Tuesday, October 11th, 2011
In an ironic technology twist, Australia’s best-known cult video collector and filmmaker will join forces with an emerging video on demand (VOD) portal to showcase his extensive collection.

Andrew Leavold, who owned and managed the largest cult video rental store in the country, closed the doors of Trash Video last year citing the increasing use of the Internet for content as its demise.

Mr Leavold and pioneers in VOD and web TV serials, VideoZoo, have struck a deal for the supply of a series of cult video reviews and the establishment of a virtual shop front offering free view content under the Trash Video brand.

VideoZoo’s Adam Ben Lomsargis says the deal is a major coup for the company as Mr Leavold’s content fits perfectly with the VOD and web TV concept.

“Web TV is one of the fastest growing phenomenon’s in entertainment, and being able to share Andrew’s extensive cult film and TV collection and knowledge to a potentially global audience is very exciting,” Mr Lomsargis says.

“While more and more people are watching web TV on their televisions you can only watch so many video clips on YouTube before the novelty factor wears off and you find yourself searching for better quality entertainment.

“VideoZoo has already secured a number of high quality programs including comedy classics, documentary and dramedy, so his content will sit alongside our existing stable very well.”

Trash Video was established in 1995 by Mr Leavold and quickly grew to be recognized as housing the largest collection of cult film and TV in Australia.

The store was renowned to have anything from B-Grade to Z-Grade classics and anti-classics, from Sci Fi, horror and Kung Fu flicks to dwarfsploitation and Christian gore movies.

VideoZoo has launched a new look web portal this week ahead of the Trash Video deal.

Mr Leavold says his mission is still to turn people on to the weird and wonderful in film and TV, and the new distribution platform through VideoZoo will allow him to continue his quest.

“After 15 years of selling fringe culture I just couldn’t compete with the likes of Amazon and other online stores, and there’s been a quantum shift in the way we consume culture,” Mr Leavold says.

“A majority of people will go for the mainstream or top 10 when looking for video entertainment, but there’s a minority who will seek out specific content, and they’re an important audience who need to be catered for.

“The content to be provided for VideoZoo will be a combination between an online magazine and a TV show and be short, sharp, funny and entertaining.

“I’ll play the role of circus master and showcase the best of cult film and TV where viewers can get an overview of the content that out there and then decide if they want to explore the programs further.”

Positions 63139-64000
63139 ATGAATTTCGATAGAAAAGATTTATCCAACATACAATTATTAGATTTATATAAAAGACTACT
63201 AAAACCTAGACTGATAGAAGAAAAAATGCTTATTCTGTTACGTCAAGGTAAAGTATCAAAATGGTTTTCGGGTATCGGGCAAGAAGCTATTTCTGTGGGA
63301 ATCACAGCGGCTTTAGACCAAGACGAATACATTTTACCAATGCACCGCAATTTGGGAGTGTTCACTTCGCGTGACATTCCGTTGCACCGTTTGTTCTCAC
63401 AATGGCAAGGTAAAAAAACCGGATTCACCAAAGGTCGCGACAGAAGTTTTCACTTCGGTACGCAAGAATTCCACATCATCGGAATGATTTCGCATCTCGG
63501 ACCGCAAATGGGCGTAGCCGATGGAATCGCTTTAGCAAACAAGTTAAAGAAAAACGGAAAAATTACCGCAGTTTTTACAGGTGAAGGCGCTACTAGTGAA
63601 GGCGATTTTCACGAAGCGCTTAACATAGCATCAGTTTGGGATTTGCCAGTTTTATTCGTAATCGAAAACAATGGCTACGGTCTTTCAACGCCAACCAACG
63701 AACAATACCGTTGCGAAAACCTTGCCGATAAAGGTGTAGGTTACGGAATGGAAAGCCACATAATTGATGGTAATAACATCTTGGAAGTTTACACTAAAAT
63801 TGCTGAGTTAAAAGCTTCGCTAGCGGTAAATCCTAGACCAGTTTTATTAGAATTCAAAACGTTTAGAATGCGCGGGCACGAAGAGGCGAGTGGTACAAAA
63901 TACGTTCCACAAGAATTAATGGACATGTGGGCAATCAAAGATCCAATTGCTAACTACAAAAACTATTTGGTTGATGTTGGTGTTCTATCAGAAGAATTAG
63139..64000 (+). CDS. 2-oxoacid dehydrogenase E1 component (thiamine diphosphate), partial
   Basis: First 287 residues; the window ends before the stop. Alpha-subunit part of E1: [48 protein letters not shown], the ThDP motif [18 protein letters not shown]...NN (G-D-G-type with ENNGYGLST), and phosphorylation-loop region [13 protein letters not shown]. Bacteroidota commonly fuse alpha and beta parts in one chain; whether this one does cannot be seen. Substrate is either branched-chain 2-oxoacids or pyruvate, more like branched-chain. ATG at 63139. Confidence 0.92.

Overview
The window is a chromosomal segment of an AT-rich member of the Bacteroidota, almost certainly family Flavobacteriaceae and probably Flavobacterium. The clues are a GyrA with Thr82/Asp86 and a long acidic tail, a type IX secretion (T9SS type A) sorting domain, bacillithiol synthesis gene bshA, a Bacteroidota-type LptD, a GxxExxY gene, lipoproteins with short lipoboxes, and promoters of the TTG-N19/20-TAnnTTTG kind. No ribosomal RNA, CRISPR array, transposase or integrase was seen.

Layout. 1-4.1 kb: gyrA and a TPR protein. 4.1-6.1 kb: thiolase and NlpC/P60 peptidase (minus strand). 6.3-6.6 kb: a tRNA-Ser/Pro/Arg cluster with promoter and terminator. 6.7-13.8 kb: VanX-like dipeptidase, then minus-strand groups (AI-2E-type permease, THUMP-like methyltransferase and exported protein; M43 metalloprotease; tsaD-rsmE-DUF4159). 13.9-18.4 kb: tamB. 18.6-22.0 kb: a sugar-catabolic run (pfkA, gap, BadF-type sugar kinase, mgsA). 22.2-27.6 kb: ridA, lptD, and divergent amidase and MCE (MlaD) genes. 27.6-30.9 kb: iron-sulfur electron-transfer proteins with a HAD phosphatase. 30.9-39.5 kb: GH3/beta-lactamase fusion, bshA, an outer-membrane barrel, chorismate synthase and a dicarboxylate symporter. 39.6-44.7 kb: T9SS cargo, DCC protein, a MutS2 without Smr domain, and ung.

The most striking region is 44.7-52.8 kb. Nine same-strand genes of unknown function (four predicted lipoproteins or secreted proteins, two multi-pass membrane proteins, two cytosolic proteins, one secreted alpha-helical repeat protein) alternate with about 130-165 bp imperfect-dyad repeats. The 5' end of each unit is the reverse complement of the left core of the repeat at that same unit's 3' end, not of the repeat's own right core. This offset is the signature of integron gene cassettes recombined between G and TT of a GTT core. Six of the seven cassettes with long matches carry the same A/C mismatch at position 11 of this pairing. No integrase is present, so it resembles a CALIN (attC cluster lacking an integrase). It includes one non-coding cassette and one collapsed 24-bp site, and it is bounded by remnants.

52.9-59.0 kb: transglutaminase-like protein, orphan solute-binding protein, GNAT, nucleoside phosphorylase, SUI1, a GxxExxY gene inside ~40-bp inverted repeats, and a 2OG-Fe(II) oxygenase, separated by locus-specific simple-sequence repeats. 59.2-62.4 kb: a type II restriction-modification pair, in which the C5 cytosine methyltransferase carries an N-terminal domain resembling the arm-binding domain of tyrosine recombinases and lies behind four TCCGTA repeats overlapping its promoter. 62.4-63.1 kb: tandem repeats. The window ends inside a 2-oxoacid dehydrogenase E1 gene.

Mr Lomsargis says while the online video industry is well established in the US, it is still in its infancy in Australia and is expected to explode over the next 12 months driven by the heavy promotion of web-ready TVs.

“The technology is already here with major retailers heavily promoting ‘web-ready’ TVs, which are expected to drive the need for high quality content,” Mr Lomsargis says.

“We’re confident the convergence of the technology, need for quality content and cost-effective and targeted advertising will prove a sustainable and growing business model very quickly.

“There is a real opportunity for us as the premier web TV channel in Australia – and with a continually growing stable of content we’re certainly at the forefront of the concept in Australia.”

The local Internet TV advertising industry is set to grow at a compound annual growth rate of 42 per cent from 2011 to 2016, increasing in value from $54 million to $311 million according to analyst firm Frost & Sullivan.

In a report on the Australian online video market it says Australia is on the verge of a significant tipping point when it comes to how and when consumers use video content.

The massive growth outlook follows an explosion in online video streaming which grew 550 per cent from less than 2 billion videos in 2007, to 11 billion in 2011, primarily driven by cheaper bandwidth, greater choice of online content and higher data caps.

On an individual basis, Australians are now watching around 10.2 hours of online video per month and are quickly catching up to US and UK consumers who watch 17.3 and 17 hours of online video per month respectively.

The VideoZoo channel is owned by Triptych Concepts, a creative visual media company based in Brisbane.

Further details about company can be found at www.videozoo.tv and www.triptychconcepts.com.au.

Contact Profile

Bruce Nelson

P: 0423 403 449
M: +61 (0) 423 403 449
W: www.triptychconcepts.com.au/


Andrew Leavold, Trash Video, VideoZoo, Adam Ben Lomsargis, VOD, web TV channel, Triptych Concepts



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